It all makes sense now. Thanks. My general assumption then is that doing a clean install of windows 10 won't fix bad blocks, but that's probably not an issue anyway.

    simrick said: View Post
    The other option is, if you still have the Toshiba recovery partition, you could boot to that and restore the system to factory condition (usually F12 or something similar - it's different for the different OEMs). But then you would get all the OE bloatware back as well, and would need to install some major updates, (like the November update to v1511, and/or the Anniversary Update v1607 which came out last month). Personally, I'd grab the latest ISO from MS and clean install that way.


    Oh God, that sounds horrific. I got my laptop at the end of 2014, so it had windows 8.1, and so I'm assuming that it would go back to Windows 8, meaning that I'd need to upgrade to windows 10 with my product key and get rid of all the software and......... Yeah, soz, no. A clean install of windows 10 on a newly formatted hard drive is far better.

    Thanks so much for the help, I'm gonna sleep soonish, so I'll leave the ISO downloading overnight and see to it tomorrow. Thanks again.

    - Adam
      My ComputerSystem Spec


  6. Posts : 11,223
    W10Prox64
       14 Sep 2016 #6

    Adam Partridge said: View Post
    It all makes sense now. Thanks. My general assumption then is that doing a clean install of windows 10 won't fix bad blocks, but that's probably not an issue anyway.
    Yes, I think in your case, CHKDSK is not needed.

    Adam Partridge said: View Post
    Oh God, that sounds horrific. I got my laptop at the end of 2014, so it had windows 8.1, and so I'm assuming that it would go back to Windows 8, meaning that I'd need to upgrade to windows 10 with my product key and get rid of all the software and......... Yeah, soz, no. A clean install of windows 10 on a newly formatted hard drive is far better.

    Thanks so much for the help, I'm gonna sleep soonish, so I'll leave the ISO downloading overnight and see to it tomorrow. Thanks again.

    - Adam[/COLOR]
    Oh no! We don't want W8 on there! Yes, clean install and nuke all the partitions. If you have any questions, please ask before you begin. Cheers!
      My ComputerSystem Spec

  7.    15 Sep 2016 #7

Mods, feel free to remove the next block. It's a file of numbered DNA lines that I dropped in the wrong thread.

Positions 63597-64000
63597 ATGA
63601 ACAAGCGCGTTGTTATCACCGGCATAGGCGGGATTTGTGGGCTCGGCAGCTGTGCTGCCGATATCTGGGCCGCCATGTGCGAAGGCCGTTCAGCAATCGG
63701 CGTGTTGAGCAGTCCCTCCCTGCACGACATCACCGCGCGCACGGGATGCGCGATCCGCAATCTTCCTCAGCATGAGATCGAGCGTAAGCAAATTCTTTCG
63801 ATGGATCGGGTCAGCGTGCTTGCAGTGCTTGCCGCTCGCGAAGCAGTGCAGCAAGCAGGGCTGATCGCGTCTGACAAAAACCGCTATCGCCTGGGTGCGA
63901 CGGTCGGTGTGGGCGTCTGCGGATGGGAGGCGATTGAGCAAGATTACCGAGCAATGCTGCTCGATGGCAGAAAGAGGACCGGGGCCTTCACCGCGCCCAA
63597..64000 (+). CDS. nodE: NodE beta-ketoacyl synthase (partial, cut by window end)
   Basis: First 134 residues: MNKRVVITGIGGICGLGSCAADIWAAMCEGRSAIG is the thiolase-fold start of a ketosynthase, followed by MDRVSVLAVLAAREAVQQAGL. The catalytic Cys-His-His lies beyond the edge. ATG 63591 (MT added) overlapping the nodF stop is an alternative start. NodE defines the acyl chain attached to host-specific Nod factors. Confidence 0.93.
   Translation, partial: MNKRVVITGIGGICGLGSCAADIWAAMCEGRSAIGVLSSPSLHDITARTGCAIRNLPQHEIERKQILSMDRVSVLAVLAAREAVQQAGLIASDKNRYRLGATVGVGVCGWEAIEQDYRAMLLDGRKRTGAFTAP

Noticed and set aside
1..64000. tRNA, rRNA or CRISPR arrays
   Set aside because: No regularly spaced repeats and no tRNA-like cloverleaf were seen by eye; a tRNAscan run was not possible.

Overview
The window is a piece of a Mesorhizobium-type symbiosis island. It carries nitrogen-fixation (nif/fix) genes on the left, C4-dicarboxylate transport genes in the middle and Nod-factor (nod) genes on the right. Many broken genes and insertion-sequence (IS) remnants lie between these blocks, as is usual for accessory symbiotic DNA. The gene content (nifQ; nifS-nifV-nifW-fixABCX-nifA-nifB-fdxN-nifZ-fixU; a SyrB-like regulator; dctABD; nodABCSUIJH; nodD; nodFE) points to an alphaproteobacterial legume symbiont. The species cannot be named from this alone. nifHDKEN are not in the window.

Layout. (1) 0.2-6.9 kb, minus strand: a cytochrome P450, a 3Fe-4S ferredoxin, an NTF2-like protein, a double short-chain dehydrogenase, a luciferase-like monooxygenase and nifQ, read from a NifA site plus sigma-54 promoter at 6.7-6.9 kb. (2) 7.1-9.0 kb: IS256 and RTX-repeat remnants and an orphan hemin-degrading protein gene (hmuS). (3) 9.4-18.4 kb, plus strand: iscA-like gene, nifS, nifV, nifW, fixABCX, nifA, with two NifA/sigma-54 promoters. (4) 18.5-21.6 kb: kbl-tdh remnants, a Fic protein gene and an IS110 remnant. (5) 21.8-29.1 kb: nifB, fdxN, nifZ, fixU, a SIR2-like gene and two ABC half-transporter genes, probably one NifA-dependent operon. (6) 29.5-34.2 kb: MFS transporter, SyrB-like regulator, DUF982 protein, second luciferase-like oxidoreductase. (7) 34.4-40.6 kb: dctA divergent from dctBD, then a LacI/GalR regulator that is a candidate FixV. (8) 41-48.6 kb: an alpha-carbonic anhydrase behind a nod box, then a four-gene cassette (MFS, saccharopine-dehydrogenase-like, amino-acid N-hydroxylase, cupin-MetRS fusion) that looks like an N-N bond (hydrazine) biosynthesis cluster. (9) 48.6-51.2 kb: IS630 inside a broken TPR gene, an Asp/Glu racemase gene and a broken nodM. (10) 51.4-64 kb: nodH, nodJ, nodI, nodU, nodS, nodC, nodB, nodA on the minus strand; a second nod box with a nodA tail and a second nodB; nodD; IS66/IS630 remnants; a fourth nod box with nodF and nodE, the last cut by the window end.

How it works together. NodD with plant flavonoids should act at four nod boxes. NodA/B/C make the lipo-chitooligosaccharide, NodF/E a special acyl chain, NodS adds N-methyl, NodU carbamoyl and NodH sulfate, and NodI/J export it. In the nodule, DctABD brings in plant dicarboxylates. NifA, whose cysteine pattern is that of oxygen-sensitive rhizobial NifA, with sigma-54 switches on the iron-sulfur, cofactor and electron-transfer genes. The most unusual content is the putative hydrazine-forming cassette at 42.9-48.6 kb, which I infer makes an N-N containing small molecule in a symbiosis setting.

simrick said: View Post
    If you have any questions, please ask before you begin. Cheers!
    Hi, I do have one question, because after skim-reading the clean install tutorial on this forum, I found something about carrying out a slightly different process during one part of the installation, dependant upon whether you are installing in with or without UEFI. Can you please explain what this means and give a recommendation? Cheers.
      My ComputerSystem Spec


  8. Posts : 11,223
    W10Prox64
       15 Sep 2016 #8

    Adam Partridge said: View Post
    Hi, I do have one question, because after skim-reading the clean install tutorial on this forum, I found something about carrying out a slightly different process during one part of the installation, dependant upon whether you are installing in with or without UEFI. Can you please explain what this means and give a recommendation? Cheers.
    I got my laptop at the end of 2014, so it had windows 8.1
    UEFI was available starting with W8, so your system probably has UEFI and Secure Boot. I would use RUFUS to create the flash drive from the W10 ISO, and create it for UEFI scheme. (See option #2 here)

    Secure Boot might need to be disabled in the BIOS, in order to get the machine to boot from the USB flash drive. However, I have read on one thread that it doesn't, so I would try booting to the USB drive first to see if it's working, and if not, start changing settings in the BIOS. But, the fact that you had Linux on here tells me that you had no problems booting to install that, so maybe I'm not addressing the right thing?
      My ComputerSystem Spec

  9.   My ComputerSystem Spec

  10.    15 Sep 2016 #10

    I'm referring to steps 12 and 13 in the tutorial here: https://www.tenforums.com/tutorials/1...n-install.html

    I think they provide two different methods of wiping the hard drive, dependant upon whether or not your computer is using UEFI. At least that's what I think those steps are talking about. Am I right?
      My ComputerSystem Spec